How can you get through it?
Many people smoke because nicotine helps them relax. Without the nicotine, they feel uptight and grouchy. But there are better ways to cope with these feelings, and they help you resist cigarette cravings. Try these ideas:
- Take several deep breaths slowly. Hold the last one, then breathe out as slowly as possible. Try to relax all your muscles.
- Try massage, yoga, or the traditional Chinese relaxation exercises tai chi and qi gong.
- Listen to relaxing music. Learn self-hypnosis, meditation, and guided imagery.
- If you can, try to avoid stressful situations when you first stop smoking. Take a break, and take a walk to avoid the stress.
These ideas can help you relax. But it's also good to figure out the cause of your stress. Then, learn how to change the way you react to it. For more, see Stress Management.
Be more active
Physical activity may help reduce your nicotine cravings and relieve some withdrawal symptoms. It doesn't have to be intense activity; mild exercise is fine.1 Being more active also may help you reduce stress and keep your weight down.
When you have the urge to smoke, do something active instead. Walk around the block. Head to the gym. Do some gardening or housework. Take the dog for a walk. Play with the kids.
For more, see Fitness.
Get plenty of rest
If you have trouble sleeping, try these tips:
- Try to go to bed and wake up at the same time every day.
- Take a warm bath or a relaxing walk before bed.
- Avoid drinking alcohol late in the evening, because it can cause you to wake up in the middle of the night.
- Don't have coffee, black tea, or other drinks with caffeine in the 8 hours before you go to bed.
- Do not take naps, unless you are sure they don't keep you awake at night.
- If you can't sleep, talk to your doctor about medicines to help you sleep while you are first going through withdrawal.
- Try meditation or deep breathing before you go to bed.
For more, see Insomnia.
Quitting smoking increases your appetite. To avoid gaining weight, keep in mind that the secret to weight control is eating healthy food and being more active.
- Don't try to diet. Most people who deprive themselves of food at the same time they are trying to stop smoking have an even harder time of stopping smoking.
- Substitute more fruits, vegetables, and whole-grain foods for foods that have a lot of sugar or fat.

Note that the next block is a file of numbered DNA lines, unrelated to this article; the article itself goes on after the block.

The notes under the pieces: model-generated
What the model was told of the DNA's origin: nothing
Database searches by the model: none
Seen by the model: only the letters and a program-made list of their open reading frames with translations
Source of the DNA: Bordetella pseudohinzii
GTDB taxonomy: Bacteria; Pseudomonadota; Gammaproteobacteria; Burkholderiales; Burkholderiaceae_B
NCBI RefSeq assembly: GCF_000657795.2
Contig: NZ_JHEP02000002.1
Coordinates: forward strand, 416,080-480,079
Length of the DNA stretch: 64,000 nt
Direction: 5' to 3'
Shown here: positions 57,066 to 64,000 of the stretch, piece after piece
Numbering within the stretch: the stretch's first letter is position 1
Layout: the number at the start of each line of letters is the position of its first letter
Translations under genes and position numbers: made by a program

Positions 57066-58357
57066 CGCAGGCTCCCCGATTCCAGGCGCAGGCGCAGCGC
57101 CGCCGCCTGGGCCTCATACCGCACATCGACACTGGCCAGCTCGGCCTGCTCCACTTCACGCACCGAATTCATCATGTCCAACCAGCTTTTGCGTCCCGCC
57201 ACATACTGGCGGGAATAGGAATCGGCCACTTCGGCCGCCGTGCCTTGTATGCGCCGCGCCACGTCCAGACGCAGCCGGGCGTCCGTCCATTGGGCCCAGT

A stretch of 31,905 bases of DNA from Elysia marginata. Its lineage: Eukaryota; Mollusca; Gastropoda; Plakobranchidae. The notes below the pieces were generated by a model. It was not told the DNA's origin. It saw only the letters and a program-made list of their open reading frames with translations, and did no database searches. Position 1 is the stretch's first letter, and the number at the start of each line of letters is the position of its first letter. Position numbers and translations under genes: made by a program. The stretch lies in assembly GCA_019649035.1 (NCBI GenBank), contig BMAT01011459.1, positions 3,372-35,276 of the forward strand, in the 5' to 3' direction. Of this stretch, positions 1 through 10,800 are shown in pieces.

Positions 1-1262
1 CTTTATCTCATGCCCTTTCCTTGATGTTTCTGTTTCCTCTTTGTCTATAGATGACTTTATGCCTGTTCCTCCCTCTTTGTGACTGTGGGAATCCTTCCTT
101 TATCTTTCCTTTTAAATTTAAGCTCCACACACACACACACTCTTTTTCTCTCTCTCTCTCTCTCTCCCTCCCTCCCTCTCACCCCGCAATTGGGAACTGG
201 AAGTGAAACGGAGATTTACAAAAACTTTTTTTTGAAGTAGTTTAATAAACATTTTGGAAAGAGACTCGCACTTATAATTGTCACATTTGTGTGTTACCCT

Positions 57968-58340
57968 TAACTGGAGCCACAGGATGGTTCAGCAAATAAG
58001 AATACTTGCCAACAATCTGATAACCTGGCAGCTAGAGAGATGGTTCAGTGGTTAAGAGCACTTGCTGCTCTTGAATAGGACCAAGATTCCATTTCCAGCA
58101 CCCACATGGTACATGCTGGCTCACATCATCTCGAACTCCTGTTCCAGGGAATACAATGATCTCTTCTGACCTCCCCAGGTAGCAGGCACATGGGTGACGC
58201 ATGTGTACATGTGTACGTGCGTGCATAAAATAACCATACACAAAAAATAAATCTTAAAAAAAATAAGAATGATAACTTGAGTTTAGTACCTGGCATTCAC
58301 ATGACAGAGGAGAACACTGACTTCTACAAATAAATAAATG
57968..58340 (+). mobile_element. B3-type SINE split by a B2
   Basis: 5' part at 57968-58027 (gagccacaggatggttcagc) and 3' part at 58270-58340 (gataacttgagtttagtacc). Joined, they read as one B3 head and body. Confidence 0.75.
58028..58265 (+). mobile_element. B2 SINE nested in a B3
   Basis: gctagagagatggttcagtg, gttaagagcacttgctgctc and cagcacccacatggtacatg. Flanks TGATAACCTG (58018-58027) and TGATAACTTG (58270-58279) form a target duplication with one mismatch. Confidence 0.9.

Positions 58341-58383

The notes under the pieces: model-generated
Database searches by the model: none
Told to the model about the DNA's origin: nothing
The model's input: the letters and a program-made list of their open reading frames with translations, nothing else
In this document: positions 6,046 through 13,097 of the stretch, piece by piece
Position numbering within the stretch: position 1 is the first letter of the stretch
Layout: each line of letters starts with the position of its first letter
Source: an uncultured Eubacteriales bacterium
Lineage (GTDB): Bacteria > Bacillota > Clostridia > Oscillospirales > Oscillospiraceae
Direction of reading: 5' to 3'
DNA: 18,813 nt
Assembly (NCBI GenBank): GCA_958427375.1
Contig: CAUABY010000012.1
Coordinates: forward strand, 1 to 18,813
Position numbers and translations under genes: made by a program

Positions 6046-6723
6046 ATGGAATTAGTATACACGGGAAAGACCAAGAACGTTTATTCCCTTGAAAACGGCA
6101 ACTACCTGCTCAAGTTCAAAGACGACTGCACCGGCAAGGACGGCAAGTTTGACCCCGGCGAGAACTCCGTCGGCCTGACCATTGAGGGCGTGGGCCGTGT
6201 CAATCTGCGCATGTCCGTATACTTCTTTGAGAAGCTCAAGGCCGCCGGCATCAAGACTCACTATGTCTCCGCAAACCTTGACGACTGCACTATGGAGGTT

For more, see:
- Quitting smoking: Dealing with weight gain.
Reduce demands on your time and energy
Quitting smoking can be harder if you have a lot of work or family demands.
- Try to set your quit date for a time when there are fewer work and family demands.
- Tell your spouse, family, and friends to ask less of you during the first days and weeks that you quit.
- Do something fun with the money you save from not buying cigarettes.
- Be aware that being tired from activity, lack of sleep, or your emotions can make it harder not to smoke.
Get counseling or other support
Don't try to do it alone.
- Call the national quit line at 1-800-QUITNOW and talk to some experts.
- Ask friends and family for help. Ask them not to smoke around you, and try to avoid situations that remind you of smoking.
- See a counselor, doctor, or nurse who is trained in helping people quit. The more counseling you get, the better your chances of quitting.
- Enroll in a stop-smoking class or program.
Use a stop-smoking medicine
Medicines can help you deal with nicotine withdrawal and cigarette cravings. Research shows that they more than double your chances of quitting for good.2 They also help prevent weight gain.
- Nicotine replacement medicines can help relieve the physical cravings for nicotine. Nicotine patches, gum, lozenges, and inhalers are helpful, especially when you have a strong craving.
- Medicines without nicotine, such as bupropion, can help you quit smoking. They also can help with depression, if you are depressed.
- Varenicline (Chantix) is a medicine that blocks the effects of nicotine. So, if you do have a cigarette, you don't get the same reward from the nicotine. This reduces your cravings and helps your body learn to cope without cigarettes.
For more on using medicine, see:
- Should I take medicine to quit smoking?
- Should I use nicotine replacement therapy to quit smoking?
Read how others manage
Many people try to quit smoking many times before they can stop for good.
Research shows that you'll be more successful if you get help. Here's how a few people finally managed to quit.
It took Michael seven tries to get over his addiction to cigarettes.
“It’s awful. The power of the addiction is very, very strong,” he says. “You just become so frustrated. You feel all this pent-up energy and don't know how to relieve it.
“And you could just go to the corner store and buy a pack and end the misery. ... That’s what I would end up doing.”
He finally managed to quit by using nicotine patches. He's been smoke-free for nearly four years.
Eric had his first cigarette when he was 12. By age 23, he was tearing through a pack and a half a day.
He tried quitting "cold turkey." He tried nicotine gum. Neither worked for him. So he tried nicotine patches.
The patches made him feel sick for a few days. The first week without cigarettes felt like torture, because his cravings were so strong. But they eased up. Within five weeks, he had managed to stop smoking.
Test Your Knowledge
A lot of smokers light up when they're stressed. They say that a cigarette helps them relax. But taking a brisk walk or doing some other physical activity is a much healthier way to deal with stress.
Continue to Where do you go from here?
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